Taking the girls out to the pumpkin patch and trick-or-treating got me thinking about how much things have changed in the past year.
I remember taking the girls to get pumpkins last year, really wanting to go and make those memories, but being so nervous to take them out of the house in the evening. We were just coming off of 12 or so brutal weeks of double colic and the 10 hour screaming sessions every night. Things had been improving, but J and I were both SO gunshy. Things went ok, only one bought of screaming in the car, but I remember feeling the strain of wondering if/when the real screaming would start.
Halloween night was much the same. We took the girls for a little “trick-or-treating” at the mall, which the girls mostly slept through, but there was still the looming threat of colic screaming.
That’s the thing with colic. It comes out of nowhere, for no particular reason, and lasts for weeks. In the great scope of things, it’s not that long a time, but it’s so stressful and nerve wracking. It can make you feel like a failure. It can test your sanity. I remember walking the girls in their stroller for HOURS every night, trying to get them to sleep, just for a little while, so that I could sleep and so that my mind could rest. I cried almost as much as they did. But then, just as mysteriously as it started, it stopped.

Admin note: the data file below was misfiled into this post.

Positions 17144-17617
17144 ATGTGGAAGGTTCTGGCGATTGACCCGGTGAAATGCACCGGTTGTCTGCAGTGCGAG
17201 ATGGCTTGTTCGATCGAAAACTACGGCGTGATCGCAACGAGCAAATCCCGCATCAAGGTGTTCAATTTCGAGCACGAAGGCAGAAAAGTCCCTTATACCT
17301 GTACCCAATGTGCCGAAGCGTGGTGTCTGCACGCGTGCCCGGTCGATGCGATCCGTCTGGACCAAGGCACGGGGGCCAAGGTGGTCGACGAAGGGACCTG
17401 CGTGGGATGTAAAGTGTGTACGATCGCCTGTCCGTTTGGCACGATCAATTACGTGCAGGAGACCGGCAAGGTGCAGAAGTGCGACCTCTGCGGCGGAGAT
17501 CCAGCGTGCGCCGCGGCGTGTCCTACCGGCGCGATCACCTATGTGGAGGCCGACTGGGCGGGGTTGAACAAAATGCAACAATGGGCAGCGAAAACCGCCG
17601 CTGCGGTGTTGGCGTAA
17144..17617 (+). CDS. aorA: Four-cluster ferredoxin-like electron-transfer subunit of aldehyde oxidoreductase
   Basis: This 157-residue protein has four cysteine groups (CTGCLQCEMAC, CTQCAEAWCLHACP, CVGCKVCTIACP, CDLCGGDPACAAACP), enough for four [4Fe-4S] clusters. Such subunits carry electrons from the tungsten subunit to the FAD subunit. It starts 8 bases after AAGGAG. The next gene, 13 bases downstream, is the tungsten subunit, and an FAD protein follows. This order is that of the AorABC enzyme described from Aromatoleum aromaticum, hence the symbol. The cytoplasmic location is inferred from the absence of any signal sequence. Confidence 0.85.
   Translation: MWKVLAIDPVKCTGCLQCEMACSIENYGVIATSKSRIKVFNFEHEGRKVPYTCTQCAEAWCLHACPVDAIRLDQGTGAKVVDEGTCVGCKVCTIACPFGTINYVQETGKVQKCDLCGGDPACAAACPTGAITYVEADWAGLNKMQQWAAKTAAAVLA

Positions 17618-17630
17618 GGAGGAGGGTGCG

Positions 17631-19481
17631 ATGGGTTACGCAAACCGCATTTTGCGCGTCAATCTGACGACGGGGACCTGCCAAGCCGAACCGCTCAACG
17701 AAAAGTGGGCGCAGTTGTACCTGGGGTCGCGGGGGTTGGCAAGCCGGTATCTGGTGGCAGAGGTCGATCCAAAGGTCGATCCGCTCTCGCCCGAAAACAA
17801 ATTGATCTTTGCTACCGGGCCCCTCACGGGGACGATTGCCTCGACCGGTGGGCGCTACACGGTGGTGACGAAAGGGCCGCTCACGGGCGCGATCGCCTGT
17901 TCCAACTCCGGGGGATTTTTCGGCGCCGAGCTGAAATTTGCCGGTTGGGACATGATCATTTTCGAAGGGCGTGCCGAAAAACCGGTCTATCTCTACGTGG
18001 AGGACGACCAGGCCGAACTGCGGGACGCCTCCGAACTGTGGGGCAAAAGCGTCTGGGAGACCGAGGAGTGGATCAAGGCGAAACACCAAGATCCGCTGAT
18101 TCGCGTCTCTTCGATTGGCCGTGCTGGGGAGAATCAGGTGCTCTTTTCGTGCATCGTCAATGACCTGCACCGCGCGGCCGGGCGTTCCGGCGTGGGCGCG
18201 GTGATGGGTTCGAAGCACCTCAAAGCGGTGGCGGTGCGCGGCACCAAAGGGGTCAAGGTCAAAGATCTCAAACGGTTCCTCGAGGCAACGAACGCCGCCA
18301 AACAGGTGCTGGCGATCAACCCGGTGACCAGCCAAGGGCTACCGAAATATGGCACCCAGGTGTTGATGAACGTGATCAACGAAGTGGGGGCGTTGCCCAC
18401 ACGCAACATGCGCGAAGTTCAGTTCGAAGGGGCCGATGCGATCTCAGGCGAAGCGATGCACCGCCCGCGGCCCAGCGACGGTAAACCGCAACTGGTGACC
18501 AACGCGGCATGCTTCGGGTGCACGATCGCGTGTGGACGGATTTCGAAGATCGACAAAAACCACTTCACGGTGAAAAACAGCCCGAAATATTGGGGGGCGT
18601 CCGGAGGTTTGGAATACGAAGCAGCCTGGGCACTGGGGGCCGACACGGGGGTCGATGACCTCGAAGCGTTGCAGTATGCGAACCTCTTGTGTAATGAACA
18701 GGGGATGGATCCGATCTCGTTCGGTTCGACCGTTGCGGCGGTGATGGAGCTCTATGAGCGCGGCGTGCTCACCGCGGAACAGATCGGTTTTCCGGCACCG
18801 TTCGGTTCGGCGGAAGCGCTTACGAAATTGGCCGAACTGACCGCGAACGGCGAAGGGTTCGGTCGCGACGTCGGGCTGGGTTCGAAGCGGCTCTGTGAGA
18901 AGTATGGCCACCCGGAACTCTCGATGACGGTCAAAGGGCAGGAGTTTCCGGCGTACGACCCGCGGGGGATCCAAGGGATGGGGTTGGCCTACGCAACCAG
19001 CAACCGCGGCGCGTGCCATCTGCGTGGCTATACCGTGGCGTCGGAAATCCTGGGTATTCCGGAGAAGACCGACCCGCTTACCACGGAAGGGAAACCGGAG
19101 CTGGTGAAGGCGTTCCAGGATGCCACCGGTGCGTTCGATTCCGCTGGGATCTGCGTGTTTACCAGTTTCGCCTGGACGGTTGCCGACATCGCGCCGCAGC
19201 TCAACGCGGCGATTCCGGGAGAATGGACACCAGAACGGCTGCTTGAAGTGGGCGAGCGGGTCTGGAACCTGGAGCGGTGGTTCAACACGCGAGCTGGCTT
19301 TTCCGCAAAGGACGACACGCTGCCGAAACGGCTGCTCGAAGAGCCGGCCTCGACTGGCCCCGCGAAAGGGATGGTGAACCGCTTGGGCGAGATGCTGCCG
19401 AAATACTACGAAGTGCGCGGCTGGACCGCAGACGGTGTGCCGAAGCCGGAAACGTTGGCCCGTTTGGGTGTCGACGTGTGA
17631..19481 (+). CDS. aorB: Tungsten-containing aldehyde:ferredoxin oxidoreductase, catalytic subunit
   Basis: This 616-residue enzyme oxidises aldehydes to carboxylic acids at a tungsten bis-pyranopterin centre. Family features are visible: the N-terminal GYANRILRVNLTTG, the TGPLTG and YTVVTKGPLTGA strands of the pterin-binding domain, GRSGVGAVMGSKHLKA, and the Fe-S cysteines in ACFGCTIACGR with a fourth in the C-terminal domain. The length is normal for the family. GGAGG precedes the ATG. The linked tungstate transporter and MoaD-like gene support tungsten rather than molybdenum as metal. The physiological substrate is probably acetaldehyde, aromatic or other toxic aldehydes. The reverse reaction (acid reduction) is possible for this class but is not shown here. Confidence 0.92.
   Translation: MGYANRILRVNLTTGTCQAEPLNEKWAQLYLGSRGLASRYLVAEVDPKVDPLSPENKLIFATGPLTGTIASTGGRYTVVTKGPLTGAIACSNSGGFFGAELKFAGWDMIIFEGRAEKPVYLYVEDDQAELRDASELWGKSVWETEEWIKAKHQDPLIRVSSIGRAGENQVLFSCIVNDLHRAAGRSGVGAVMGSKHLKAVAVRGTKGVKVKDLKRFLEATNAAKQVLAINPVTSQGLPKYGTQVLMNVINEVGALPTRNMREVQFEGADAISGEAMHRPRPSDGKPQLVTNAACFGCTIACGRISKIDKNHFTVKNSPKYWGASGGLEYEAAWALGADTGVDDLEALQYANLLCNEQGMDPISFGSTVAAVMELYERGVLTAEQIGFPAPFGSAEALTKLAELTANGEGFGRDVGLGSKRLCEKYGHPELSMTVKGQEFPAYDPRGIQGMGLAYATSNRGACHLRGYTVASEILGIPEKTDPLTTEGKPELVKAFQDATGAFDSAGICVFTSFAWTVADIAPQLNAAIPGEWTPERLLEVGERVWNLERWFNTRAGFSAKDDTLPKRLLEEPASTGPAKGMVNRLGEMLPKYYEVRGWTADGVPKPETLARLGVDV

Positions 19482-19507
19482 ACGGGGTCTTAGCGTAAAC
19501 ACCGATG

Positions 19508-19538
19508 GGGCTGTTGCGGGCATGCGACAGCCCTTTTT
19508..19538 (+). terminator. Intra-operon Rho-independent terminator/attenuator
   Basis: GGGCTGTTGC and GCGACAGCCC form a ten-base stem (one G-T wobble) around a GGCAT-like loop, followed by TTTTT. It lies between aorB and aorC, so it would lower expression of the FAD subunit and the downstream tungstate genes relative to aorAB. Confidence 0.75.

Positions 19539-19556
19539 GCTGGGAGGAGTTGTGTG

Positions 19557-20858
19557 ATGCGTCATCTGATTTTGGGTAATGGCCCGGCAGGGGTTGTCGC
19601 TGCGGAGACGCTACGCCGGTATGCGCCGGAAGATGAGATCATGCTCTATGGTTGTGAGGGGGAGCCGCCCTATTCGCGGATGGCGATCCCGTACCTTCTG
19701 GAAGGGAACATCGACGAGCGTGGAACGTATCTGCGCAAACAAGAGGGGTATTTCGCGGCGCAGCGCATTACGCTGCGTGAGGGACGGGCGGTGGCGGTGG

Things are so vastly different now, a year later. My once colicky new borne are happy, energetic toddlers who snuggle in their beds and tell us, “night night” when they go to sleep at night. They still cry, obviously, but briefly, and for clear reasons like skinned knees or stolen sippy cups. They ran around the pumpkin patch this year laughing, and loved going out trick-or-treating and wearing their costumes.
Having twins is so overwhelming during their first year. Everyone told me it would be, but there’s just no way to understand the intensity of it unless you’ve lived it. But it gets better and easier and infinitely more fun. If you’re sitting there reading this shell shocked from parenting colicky babies, you have my deepest sympathies. There is light at the end of the tunnel!